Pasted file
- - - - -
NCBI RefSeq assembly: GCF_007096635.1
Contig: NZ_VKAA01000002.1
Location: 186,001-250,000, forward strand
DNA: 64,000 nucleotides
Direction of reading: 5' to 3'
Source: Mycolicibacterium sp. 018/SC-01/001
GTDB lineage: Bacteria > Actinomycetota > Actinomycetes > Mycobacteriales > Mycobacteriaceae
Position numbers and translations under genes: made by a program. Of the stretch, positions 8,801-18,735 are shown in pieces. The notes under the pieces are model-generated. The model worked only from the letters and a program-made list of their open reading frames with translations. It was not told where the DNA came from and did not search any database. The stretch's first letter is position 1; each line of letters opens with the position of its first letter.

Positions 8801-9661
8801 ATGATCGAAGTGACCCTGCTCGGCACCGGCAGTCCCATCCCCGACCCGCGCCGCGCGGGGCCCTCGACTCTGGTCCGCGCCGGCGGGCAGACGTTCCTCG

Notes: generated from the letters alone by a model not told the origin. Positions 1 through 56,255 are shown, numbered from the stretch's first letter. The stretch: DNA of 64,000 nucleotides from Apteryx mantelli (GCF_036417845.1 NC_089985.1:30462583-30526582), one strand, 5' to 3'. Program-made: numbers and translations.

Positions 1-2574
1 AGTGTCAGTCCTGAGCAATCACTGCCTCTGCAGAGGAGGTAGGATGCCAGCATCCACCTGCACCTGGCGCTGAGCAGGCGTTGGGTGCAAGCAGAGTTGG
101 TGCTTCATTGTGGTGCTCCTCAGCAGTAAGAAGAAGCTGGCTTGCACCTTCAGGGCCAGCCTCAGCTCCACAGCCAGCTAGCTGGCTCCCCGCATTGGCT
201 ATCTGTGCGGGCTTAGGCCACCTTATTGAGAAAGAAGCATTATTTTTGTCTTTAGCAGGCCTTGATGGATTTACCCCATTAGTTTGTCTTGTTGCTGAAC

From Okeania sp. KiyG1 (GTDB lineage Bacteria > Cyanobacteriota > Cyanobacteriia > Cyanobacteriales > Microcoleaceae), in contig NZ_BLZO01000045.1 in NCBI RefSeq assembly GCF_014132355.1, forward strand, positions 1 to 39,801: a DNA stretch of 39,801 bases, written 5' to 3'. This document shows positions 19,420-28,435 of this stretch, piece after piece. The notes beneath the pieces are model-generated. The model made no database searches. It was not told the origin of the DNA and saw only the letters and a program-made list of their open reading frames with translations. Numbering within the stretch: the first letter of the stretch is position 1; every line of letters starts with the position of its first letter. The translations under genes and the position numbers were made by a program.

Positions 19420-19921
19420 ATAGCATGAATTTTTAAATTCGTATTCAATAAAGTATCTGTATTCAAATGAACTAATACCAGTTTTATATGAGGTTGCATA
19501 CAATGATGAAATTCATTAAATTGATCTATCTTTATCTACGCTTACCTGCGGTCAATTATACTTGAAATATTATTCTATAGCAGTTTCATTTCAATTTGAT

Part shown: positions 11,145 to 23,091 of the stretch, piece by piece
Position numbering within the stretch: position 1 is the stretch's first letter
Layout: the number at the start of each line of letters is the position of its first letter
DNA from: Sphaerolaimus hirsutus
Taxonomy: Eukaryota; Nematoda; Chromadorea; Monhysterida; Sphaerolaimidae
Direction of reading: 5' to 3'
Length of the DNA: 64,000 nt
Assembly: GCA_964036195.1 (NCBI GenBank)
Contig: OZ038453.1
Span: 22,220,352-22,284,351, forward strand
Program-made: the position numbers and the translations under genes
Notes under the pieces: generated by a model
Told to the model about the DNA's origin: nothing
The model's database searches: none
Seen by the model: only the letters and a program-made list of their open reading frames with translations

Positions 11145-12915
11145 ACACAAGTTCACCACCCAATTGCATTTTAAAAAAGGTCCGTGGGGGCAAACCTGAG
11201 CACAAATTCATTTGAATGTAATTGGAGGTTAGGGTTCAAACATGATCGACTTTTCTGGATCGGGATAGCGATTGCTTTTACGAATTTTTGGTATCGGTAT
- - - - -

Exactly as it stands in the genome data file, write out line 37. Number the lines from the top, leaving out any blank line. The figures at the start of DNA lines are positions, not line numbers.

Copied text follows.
11201 CACAAATTCATTTGAATGTAATTGGAGGTTAGGGTTCAAACATGATCGACTTTTCTGGATCGGGATAGCGATTGCTTTTACGAATTTTTGGTATCGGTAT